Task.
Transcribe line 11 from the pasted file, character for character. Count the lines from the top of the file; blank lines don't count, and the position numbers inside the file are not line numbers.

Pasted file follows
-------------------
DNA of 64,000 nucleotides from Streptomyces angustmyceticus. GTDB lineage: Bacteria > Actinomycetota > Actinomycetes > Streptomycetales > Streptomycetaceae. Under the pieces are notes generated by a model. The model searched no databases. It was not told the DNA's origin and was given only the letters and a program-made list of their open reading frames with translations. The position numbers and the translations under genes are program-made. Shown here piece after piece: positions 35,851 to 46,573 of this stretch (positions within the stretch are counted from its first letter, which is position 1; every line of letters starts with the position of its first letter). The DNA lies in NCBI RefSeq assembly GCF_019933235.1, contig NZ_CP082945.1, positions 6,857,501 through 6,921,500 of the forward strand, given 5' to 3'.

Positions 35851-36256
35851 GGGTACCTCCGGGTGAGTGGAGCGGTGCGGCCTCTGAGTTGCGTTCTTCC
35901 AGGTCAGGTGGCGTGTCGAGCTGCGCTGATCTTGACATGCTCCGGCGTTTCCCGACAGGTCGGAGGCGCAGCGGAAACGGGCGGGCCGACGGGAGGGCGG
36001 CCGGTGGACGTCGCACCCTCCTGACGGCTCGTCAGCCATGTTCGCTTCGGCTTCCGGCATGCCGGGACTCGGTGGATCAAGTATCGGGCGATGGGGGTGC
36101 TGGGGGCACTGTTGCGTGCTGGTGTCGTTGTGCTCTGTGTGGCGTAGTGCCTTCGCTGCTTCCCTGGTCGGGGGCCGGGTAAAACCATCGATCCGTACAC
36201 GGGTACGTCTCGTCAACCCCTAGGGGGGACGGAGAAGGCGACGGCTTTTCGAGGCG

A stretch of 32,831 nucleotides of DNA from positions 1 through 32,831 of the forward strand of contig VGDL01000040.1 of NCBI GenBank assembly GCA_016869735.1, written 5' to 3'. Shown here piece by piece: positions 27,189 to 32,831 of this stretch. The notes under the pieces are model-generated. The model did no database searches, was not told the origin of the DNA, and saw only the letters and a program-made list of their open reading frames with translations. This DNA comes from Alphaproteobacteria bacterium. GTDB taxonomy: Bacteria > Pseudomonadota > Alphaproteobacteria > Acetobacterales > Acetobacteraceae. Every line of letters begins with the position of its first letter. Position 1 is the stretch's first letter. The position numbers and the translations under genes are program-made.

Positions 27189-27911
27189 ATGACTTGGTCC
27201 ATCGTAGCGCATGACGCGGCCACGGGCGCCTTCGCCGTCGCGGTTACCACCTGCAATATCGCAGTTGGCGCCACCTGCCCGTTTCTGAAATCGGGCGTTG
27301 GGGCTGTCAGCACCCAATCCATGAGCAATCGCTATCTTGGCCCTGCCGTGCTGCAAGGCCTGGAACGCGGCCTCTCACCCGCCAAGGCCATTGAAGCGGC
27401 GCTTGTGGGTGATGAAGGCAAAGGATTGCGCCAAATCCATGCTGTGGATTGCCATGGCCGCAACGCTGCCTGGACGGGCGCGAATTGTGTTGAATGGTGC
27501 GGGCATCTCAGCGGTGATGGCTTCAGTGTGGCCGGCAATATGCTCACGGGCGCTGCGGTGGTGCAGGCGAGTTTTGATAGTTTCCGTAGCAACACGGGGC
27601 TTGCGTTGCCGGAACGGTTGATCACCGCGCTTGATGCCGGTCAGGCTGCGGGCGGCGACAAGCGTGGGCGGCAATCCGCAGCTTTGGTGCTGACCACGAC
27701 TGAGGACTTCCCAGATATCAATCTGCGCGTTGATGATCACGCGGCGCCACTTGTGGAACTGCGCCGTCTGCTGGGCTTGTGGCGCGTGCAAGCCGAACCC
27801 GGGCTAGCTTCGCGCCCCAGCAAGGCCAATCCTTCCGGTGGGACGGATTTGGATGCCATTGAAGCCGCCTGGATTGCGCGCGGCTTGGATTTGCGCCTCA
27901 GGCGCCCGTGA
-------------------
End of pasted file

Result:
27201 ATCGTAGCGCATGACGCGGCCACGGGCGCCTTCGCCGTCGCGGTTACCACCTGCAATATCGCAGTTGGCGCCACCTGCCCGTTTCTGAAATCGGGCGTTG